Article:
If the G-spot stimulation is pleasurable, Whipple and her colleagues found, the pain threshold increases by 84 percent compared with no stimulation, and during orgasm, that threshold hits a whopping 107 percent.
Most provocatively, some research links vaginal-only orgasms with both physical and mental health. The research is correlational, so it's not entirely clear whether healthier women are prone to vaginal orgasms, whether vaginal orgasms somehow promote health, or whether some unknown factor links the two.
For instance, one study found women who have vaginal orgasms have a lower resting heart rate than those who don't. Other research has found women who orgasm without clitoral stimulation are less likely on average to use certain maladaptive psychological coping mechanisms, said Stuart Brody, a psychologist at the University of West Scotland who has conducted this research. Among these mechanisms are somatization (psychological symptoms manifesting as physical complaints), displacement (displacing an emotion about one person or object onto another), and isolation of affect (disconnecting emotions from experiences).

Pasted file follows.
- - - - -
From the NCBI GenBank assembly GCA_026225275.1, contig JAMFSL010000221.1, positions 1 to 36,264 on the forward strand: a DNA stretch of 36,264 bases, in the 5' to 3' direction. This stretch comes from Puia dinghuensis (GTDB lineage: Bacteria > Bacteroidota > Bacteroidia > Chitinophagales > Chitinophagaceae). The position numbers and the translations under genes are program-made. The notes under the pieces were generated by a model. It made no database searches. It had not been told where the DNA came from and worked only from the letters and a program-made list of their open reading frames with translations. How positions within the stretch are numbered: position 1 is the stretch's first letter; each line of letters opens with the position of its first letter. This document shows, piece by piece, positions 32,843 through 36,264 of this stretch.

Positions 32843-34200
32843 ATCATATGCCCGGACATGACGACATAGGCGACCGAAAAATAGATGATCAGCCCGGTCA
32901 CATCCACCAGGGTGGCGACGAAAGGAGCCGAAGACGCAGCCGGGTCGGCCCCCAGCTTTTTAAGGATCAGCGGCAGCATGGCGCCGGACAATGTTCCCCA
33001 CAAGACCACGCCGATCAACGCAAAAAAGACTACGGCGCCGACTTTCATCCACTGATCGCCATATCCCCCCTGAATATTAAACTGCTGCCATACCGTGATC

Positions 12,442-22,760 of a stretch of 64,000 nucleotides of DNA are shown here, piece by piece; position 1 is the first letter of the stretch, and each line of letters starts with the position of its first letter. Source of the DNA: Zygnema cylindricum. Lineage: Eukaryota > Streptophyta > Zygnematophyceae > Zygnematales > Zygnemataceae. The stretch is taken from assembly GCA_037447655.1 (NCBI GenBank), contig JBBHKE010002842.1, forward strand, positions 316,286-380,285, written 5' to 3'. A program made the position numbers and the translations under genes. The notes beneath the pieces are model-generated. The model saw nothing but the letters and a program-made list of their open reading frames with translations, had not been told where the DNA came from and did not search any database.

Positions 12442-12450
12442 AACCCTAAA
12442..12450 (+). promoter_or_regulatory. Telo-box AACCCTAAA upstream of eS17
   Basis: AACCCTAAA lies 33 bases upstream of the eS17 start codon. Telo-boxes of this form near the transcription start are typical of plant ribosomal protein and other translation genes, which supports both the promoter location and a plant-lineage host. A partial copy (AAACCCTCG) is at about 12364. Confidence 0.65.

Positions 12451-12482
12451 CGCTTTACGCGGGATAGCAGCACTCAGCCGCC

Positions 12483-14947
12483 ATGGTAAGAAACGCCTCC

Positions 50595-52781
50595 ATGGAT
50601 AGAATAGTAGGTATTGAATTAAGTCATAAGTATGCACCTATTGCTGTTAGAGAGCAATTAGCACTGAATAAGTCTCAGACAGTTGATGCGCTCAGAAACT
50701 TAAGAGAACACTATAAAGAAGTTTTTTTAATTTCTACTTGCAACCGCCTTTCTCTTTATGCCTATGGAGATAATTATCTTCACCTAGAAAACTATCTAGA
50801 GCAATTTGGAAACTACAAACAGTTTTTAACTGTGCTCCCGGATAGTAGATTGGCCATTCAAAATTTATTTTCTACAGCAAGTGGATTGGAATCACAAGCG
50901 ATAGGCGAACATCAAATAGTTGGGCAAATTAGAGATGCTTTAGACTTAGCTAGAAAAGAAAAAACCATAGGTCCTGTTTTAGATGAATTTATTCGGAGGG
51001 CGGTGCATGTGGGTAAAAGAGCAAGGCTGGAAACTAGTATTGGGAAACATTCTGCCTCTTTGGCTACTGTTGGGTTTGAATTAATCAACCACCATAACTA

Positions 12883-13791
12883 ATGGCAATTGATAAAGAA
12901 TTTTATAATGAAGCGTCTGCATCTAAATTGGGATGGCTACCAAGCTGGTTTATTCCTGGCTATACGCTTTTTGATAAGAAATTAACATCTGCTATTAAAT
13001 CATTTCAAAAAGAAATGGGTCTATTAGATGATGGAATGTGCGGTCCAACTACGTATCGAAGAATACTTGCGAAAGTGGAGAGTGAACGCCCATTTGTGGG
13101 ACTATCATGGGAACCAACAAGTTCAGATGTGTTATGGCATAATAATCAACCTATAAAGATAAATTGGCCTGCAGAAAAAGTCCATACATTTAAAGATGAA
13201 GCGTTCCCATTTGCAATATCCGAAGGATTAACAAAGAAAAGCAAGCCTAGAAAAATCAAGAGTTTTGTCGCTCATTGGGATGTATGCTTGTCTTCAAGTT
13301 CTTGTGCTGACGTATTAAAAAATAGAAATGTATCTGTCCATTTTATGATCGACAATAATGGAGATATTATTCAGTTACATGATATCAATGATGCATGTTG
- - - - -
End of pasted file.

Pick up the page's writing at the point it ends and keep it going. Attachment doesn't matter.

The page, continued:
"Impairment of specifically vaginal orgasm is associated with a variety of other psychological impairments," Brody told LiveScience. The findings aren't meant as a value judgment on women who don't experience vaginal orgasms, he said. But given that some research suggests teaching women that orgasms originate only with the clitoris results in fewer vaginal-only orgasms, Brody argues that this kind of anti-vaginal sex advice could count as "malpractice." [5 Myths About Women's Bodies]
Brody's data is strong, Rutgers' Komisaruk said, though he is a controversial figure in the field given his emphatic interpretations of the benefits of vaginal orgasms.